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Rémy Allard, Jocelyn Faubert; First- and second-order motion mechanisms are distinct at low but common at high temporal frequencies. Journal of Vision 2008;8(2):12. doi: https://doi.org/10.1167/8.2.12.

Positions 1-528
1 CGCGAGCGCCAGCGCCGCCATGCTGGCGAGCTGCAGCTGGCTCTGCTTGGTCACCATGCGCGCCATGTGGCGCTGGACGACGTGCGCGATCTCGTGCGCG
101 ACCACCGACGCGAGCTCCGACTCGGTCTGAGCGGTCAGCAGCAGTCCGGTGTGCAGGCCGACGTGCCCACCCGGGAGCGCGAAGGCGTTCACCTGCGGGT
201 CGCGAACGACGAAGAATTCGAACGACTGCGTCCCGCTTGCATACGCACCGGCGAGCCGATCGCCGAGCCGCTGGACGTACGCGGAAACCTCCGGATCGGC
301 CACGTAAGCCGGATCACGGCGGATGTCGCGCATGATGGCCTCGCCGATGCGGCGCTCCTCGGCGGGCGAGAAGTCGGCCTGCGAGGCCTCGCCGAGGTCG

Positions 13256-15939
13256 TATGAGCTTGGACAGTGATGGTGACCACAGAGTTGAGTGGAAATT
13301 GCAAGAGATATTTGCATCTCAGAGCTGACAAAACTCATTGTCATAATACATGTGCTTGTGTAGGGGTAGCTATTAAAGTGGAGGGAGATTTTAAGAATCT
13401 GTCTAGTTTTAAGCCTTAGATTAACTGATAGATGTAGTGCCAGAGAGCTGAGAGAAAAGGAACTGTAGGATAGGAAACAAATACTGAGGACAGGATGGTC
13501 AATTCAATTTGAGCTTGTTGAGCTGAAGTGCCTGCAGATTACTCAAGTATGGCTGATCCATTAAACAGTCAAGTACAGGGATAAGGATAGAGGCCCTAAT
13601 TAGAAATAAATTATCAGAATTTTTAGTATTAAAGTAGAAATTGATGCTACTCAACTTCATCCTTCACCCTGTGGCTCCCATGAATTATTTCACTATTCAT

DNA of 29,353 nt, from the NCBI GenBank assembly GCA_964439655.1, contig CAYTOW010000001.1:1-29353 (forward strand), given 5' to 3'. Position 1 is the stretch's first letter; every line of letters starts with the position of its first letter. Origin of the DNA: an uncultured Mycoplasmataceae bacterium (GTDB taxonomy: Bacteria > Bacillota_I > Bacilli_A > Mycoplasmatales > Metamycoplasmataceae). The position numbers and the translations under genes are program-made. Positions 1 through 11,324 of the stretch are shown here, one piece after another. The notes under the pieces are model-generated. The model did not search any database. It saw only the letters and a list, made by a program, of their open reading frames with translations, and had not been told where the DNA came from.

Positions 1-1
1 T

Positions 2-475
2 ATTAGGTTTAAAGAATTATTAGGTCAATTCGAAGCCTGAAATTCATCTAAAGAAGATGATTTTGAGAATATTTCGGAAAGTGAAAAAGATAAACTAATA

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There is no consensus on the type of nonlinearity enabling motion processing of second-order stimuli. Some authors suggest that a nonlinearity specifically applied to second-order stimuli prior to motion processing (e.g., rectification process) recovers the spatial structure of the signal permitting subsequent first-order motion analyses (e.g., filter–rectify–filter model). Others suggest that nonlinearities within motion processing enable first-order-sensitive mechanisms to process second-order stimuli (e.g., gradient-based model). In the present study, we evaluated intra- and inter-attribute interactions by measuring the impact of dynamic noise modulators (either luminance (LM) or contrast-modulated (CM)) on the processing of moving LM and CM gratings. When the signal and noise were both of the same type, similar calculation efficiencies but different internal equivalent noises were observed at all temporal frequencies. At high temporal frequencies, each noise type affected both attributes by similar proportions suggesting that both attributes are processed by common mechanisms. Conversely, at low temporal frequencies, each noise type primarily impaired the processing of the attribute of the same type suggesting distinct mechanisms. We therefore conclude that two fundamentally different mechanisms are processing CM stimuli: one low-pass and distinct from the mechanisms processing LM stimuli and the other common to the mechanisms processing LM stimuli.
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